As children, my parents made us sit in rapture at the top of the stairs awaiting an official start to Christmas morning. Until the ripe old age of thirteen, we weren’t allowed in the family room until beckoned. What I’m certain was merely a peacekeeping tactic on their end created a seemingly unbearable sense of anticipation for us. Our minds raced and hearts beat faster at the thought of unwrapping toys, feasting on cinnamon buns, and drinking our body weight in sparkling cider. That day was always uninhibited bliss.
As happens with many aspects of growing older, luster fades. Those enchanting sentiments dissolve into taxing responsibilities: A need to purchase the perfect gift, craft the most delectable meal, and host an unforgettable holiday party. Each year brings with it unique pressures or difficulties which dull our childlike enthusiasm.
We feel a strong compulsion to hop on board with all that “merry” and “happy” surrounding us. By mid-October, merriment is getting under way from television commercials to department store shelves, candy aisles to festive makeup colors. We become flooded with the hype of an upcoming season. But our attitudes don’t necessarily mirror those emotions. Our internal dialogue may instead follow the path of anxiety, sadness, or suffering.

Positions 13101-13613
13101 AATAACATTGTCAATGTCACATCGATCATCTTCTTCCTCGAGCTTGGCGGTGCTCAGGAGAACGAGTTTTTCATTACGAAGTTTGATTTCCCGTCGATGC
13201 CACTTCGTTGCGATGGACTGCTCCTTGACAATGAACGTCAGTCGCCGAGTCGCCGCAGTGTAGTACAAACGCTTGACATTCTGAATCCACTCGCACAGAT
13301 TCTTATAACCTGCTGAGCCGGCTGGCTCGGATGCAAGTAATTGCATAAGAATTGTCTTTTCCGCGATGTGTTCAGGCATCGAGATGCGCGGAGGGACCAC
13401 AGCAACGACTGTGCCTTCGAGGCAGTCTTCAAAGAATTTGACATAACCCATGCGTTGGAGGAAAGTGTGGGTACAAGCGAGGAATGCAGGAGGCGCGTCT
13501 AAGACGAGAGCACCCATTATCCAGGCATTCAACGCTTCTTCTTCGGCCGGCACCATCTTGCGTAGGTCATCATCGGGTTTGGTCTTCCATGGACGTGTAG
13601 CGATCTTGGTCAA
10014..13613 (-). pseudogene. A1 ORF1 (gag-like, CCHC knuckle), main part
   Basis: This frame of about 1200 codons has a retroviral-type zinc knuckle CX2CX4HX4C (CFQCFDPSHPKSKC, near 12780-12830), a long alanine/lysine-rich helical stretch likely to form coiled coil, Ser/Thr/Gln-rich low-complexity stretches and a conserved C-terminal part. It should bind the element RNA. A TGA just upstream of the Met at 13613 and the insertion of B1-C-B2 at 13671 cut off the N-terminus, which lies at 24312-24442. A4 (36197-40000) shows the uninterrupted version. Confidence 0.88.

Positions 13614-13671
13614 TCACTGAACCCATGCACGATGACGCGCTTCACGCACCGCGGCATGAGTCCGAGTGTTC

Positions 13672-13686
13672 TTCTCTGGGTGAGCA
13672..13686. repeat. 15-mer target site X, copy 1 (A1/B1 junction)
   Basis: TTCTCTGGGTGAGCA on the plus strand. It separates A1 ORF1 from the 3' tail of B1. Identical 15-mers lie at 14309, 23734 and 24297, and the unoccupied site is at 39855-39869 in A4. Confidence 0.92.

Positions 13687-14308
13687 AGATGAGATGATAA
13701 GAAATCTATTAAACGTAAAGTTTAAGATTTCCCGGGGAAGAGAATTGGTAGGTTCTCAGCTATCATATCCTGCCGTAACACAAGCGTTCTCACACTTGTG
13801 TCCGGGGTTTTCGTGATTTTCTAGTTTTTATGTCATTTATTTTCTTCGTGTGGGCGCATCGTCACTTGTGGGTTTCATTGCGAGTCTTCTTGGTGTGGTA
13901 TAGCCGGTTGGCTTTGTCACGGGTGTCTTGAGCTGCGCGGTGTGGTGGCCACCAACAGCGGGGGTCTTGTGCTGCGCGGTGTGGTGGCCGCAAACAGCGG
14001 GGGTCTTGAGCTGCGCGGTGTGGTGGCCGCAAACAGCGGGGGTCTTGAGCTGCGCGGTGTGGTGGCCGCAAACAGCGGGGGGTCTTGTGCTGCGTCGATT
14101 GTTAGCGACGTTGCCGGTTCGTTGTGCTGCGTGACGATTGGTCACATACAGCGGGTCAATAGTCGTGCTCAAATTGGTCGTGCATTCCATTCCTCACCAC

Those feelings often tempt us toward isolation. We can be quickly rendered unsociable, irritable, even hopeless. A mentality of loneliness creeps into our minds and devours the joy of every day. But there are alternatives to wallowing; there are ways to recognize our uneasiness and proceed with healthy, wholesome behaviors. We can maintain a balance of honesty and optimism while engaging with the unique beauty of each holiday season.
First, it’s about feeling all the feels. Allowing our emotions to rise to the surface forces us to face them head on. We are then attuned to what’s swirling about in our mind and better equipped to approach it. So we set ourselves an allotted time period (think minutes, not days) to acknowledge the burdens and grasp their weight. It may be a messy jumble of intricacies, but in order to win that mental battle, we must first know our enemy.
We can maintain a balance of honesty and optimism while engaging with the unique beauty of each holiday season.
Second, it’s about setting boundaries. In recognizing what emotions have been preying on our happiness, we have a better sense of how to preempt them. It’s like seeing the entrance of a rabbit hole and refusing to take another step. The feelings are real, the sentiments are there, but it’s in our power to halt any negative spiraling.
Lastly, it’s about embracing each occasion as a distinct moment. The overwhelming anxieties of any holiday season become infinitely more manageable when grasped in bite-sized portions. Every party, gathering, or gift stands alone in our mind, allowing us time to concentrate and absorb. Instead of feeling devastated by sensory overload, we’re refreshed in the joy of that instance.
The wonder of childhood glee may never be fully restored, but nuggets of splendor are available to us with every celebration. Challenges are inevitable and complications may arise, but realigning our thoughts is the most powerful tool in embracing this time of year.
How have you encountered the power of positive thinking in the midst of holiday activities?
Images via Madison Holmlund